Risk Factors:

  • Family history of Alzheimer’s disease or other type of neurocognitive disorder
  • Being a woman
  • Past head trauma
  • High blood pressure
  • History of diabetes
  • History of coronary artery disease
  • Family history of mental illness
  • Increased age
  • High cholesterol
  • Having Down syndrome

Signs and Symptoms

Signs and symptoms of Alzheimer’s disease

When someone has Alzheimer’s disease, you may at first only recognize things such as increased forgetfulness or mild confusion but, over time, additional signs and symptoms will become more apparent. As the disease gets worse, an individual will develop several behavioral, emotional, cognitive, and psychosocial symptoms. Some of the most common signs and symptoms that may be displayed in an individual with Alzheimer’s disease includes:

Behavioral symptoms:

  • Aggressiveness
  • Making irrational accusations towards loved ones
  • Finding it difficult to adhere to directions and/or instructions
  • Requiring assistance in order to perform daily tasks
  • Inadequate social skills
  • Impaired communication
  • Constantly misplacing items
  • Wandering
  • Getting lost easily, even in places that were once familiar
  • Social withdrawal

Physical symptoms:

  • Changes in sleeping habits
  • Changes in eating patterns
  • Impaired motor functioning
  • Tremors
  • Weight fluctuations
  • Frequent dizzy spells
  • Loss of muscle strength

Cognitive symptoms:

  • Psychosis
  • Impaired ability to reason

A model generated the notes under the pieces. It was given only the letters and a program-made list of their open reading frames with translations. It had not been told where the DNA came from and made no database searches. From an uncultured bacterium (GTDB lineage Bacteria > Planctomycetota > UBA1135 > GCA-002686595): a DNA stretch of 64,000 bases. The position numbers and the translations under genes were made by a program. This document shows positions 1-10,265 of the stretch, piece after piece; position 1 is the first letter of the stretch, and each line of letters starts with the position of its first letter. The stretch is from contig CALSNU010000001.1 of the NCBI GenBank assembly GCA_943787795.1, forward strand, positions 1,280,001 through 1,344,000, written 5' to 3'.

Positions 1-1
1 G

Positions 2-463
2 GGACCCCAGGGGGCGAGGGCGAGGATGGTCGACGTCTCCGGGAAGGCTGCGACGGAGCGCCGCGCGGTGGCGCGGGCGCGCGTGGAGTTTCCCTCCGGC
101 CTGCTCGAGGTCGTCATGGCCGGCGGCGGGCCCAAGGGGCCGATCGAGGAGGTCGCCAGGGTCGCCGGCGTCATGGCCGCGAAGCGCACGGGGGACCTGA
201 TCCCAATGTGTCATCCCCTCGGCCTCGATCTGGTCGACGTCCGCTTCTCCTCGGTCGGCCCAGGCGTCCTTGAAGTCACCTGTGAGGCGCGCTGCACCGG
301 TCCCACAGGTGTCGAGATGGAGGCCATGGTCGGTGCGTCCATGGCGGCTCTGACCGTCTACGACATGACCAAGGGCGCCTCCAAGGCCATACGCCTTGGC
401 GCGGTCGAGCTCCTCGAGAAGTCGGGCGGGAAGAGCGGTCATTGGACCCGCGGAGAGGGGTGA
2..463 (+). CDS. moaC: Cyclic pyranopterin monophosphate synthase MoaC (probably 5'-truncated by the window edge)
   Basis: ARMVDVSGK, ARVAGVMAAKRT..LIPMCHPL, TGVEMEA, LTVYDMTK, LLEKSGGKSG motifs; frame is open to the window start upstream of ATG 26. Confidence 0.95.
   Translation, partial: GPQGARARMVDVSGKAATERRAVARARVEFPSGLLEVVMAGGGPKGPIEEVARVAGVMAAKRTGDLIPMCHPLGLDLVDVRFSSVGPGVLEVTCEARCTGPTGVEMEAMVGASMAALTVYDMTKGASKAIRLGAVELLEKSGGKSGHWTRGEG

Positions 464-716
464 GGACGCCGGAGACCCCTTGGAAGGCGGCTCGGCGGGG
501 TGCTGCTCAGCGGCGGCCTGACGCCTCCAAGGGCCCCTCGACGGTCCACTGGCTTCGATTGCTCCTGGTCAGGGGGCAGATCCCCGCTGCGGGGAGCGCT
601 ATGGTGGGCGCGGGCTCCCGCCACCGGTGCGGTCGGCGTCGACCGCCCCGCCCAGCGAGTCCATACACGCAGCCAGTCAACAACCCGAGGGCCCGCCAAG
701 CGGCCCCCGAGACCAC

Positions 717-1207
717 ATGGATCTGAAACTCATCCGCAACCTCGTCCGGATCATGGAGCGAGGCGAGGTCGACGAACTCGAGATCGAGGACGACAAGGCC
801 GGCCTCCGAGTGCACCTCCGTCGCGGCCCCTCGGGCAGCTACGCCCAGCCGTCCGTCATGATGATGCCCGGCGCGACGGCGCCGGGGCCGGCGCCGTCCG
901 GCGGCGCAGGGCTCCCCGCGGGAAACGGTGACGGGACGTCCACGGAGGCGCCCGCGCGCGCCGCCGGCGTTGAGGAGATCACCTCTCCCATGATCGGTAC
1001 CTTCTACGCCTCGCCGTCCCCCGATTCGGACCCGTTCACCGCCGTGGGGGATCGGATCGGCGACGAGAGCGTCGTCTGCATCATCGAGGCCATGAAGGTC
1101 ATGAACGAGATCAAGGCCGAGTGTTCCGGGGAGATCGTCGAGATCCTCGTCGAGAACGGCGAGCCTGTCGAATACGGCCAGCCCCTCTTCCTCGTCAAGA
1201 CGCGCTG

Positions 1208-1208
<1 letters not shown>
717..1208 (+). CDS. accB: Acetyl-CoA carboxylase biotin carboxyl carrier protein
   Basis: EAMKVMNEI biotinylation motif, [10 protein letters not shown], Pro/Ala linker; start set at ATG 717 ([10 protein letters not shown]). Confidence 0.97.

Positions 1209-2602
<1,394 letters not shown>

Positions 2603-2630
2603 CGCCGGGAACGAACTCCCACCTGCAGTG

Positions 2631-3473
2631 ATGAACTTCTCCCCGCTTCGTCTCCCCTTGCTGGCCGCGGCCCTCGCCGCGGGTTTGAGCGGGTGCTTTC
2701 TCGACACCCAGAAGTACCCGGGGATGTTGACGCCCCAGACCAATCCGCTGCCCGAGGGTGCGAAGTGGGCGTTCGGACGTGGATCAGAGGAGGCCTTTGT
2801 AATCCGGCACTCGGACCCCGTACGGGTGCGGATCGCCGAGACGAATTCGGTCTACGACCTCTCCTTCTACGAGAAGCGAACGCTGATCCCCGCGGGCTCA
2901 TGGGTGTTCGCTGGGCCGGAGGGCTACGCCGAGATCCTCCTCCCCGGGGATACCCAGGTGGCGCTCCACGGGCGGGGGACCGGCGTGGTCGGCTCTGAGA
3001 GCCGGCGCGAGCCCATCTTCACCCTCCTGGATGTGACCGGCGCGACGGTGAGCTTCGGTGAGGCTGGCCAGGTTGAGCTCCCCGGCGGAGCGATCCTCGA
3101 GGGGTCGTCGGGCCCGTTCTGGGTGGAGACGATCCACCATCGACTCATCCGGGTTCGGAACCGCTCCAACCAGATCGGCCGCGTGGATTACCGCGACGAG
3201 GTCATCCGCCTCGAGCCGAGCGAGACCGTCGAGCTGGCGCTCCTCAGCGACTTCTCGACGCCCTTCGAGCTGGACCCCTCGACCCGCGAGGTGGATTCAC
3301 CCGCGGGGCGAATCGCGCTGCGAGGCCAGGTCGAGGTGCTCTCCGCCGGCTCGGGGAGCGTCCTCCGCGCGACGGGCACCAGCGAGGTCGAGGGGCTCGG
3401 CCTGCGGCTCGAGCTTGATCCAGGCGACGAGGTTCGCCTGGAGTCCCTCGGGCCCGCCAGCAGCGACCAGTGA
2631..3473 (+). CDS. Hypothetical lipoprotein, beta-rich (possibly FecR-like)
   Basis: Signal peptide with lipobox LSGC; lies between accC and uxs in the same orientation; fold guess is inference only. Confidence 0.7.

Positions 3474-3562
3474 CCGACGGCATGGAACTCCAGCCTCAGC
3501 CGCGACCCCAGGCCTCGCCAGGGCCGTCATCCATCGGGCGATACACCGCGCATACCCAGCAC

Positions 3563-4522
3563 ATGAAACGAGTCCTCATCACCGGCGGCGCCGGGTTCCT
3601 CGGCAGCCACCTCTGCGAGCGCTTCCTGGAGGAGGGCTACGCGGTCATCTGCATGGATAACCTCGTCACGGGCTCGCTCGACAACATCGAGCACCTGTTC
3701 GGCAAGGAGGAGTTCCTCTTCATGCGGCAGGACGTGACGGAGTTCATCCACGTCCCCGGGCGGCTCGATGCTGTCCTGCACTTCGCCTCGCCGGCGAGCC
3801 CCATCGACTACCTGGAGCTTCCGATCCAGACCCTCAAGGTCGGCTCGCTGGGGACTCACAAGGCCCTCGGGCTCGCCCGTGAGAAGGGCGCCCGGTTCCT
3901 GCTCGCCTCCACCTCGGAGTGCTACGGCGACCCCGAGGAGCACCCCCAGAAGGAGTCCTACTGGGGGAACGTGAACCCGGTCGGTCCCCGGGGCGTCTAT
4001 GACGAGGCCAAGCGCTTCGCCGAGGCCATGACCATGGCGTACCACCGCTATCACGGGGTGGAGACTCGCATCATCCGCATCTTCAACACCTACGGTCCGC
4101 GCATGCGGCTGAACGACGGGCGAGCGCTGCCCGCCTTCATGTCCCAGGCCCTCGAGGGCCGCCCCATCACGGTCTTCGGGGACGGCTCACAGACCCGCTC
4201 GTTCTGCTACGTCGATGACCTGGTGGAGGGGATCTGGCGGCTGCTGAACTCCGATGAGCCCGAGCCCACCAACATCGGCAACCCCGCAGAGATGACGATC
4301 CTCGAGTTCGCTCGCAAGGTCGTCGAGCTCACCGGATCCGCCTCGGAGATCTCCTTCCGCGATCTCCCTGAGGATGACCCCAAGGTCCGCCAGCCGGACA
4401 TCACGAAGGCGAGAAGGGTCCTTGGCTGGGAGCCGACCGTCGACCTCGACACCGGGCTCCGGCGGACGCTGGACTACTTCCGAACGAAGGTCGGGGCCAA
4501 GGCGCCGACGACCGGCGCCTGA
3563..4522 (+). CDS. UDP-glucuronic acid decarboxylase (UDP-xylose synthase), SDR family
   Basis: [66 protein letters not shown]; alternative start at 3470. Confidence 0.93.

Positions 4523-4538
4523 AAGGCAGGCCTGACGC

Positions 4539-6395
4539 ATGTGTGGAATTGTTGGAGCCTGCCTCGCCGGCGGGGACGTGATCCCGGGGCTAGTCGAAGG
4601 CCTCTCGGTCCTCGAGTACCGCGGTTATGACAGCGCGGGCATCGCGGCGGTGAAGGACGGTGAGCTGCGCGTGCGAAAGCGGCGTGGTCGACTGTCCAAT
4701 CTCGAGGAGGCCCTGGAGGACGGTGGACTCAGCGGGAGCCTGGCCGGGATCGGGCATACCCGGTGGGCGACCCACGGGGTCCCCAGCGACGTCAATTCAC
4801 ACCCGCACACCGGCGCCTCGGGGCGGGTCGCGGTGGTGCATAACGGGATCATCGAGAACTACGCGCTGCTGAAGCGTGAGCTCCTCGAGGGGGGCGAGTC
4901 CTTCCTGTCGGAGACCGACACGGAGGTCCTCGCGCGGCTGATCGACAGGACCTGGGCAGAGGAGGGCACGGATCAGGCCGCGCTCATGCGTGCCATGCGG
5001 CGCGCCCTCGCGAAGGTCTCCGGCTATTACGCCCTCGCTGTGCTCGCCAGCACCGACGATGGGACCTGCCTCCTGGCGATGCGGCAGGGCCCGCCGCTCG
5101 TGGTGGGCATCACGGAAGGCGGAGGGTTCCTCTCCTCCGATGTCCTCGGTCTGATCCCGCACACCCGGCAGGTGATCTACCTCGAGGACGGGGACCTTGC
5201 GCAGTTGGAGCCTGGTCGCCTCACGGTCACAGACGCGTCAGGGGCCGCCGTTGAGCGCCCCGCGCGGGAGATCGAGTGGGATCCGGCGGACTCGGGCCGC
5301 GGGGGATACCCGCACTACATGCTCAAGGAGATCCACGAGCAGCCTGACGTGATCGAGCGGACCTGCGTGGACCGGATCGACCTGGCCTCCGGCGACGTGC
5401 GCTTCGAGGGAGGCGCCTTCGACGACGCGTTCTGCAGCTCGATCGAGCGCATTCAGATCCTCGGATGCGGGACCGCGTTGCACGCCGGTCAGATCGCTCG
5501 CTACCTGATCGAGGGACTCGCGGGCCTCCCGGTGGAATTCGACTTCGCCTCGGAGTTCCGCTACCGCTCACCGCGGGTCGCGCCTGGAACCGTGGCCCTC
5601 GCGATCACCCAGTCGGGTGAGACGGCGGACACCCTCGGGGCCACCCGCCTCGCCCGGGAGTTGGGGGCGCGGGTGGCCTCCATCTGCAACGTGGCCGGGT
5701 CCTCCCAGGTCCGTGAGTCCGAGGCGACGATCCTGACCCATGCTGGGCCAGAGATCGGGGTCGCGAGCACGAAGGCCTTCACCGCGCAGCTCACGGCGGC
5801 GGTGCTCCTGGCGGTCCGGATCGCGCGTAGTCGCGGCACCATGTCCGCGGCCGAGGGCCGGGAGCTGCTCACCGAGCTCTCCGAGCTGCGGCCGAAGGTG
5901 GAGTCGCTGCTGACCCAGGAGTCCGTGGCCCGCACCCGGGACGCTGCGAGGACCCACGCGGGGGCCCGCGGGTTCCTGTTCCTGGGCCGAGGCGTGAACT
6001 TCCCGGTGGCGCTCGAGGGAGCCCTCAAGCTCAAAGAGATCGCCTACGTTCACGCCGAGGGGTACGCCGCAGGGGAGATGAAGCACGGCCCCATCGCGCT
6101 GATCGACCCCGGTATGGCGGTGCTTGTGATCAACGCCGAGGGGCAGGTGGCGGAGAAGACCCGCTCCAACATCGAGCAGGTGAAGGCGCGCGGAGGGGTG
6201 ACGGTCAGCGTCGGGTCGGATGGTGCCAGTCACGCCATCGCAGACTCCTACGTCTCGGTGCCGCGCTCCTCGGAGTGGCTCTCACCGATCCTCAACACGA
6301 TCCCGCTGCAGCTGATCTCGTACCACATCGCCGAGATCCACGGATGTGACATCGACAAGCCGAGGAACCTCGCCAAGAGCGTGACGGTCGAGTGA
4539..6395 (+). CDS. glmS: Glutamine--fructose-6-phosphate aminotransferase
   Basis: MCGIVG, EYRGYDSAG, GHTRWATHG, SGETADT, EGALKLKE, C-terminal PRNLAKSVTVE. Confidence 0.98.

• Impaired ability to use sound judgment
  • Loss of object recognition
  • Loss of facial recognition
  • Confusion
  • Hallucinations
  • Loss of inhibitions
  • Delusions
  • Disorientation
  • Memory loss
  • Inability to focus
  • Paranoia

Psychosocial symptoms:

  • Mood swings
  • Feelings of hostility
  • Changes in  personality
  • Distrust in others
  • irritability
  • Excessive agitation
  • Depression
  • Anxiety
  • Feelings of anger
  • Suicidal ideation


Effects of Alzheimer’s disease

When an individual is suffering from Alzheimer’s disease, there are going to be a number of challenges that present themselves on a daily basis and, when proper treatment is not sought, these difficulties can become increasingly worse. However, it needs to be mentioned that even when proper treatment is put in place, due to the nature of this disease, the long-term effects will still get progressively worse. Examples of the possible long-term effects that can result from Alzheimer’s disease may include:

  • Isolation
  • Injuries from falls
  • Development of pneumonia and other infections
  • Permanent memory loss
  • Inability to effectively communicate
  • Dramatic changes in personality and temperament
  • Onset of aggressive behaviors
  • Disorientation of person, place, time, and/or situation
  • Losing the ability to recognize loved ones
  • Loss of the ability to independently perform tasks of daily living

Co-Occuring Disorders

Alzheimer’s disease and co-occurring disorders

When individuals suffer from Alzheimer’s disease, it is not uncommon for them to experience symptoms of other mental health conditions as well. The most frequently known mental illnesses know to occur alongside Alzheimer’s disease include:

  • Posttraumatic stress disorder
  • Substance use disorders
  • Depressive disorders
  • Anxiety disorders
  • Aggression
  • Suicidal ideation
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Past Clients Say

My mother went into Cross Creek with Alzheimer’s and they took great care of her. Supporting and helping her and our family each step of the way.

– Former Patient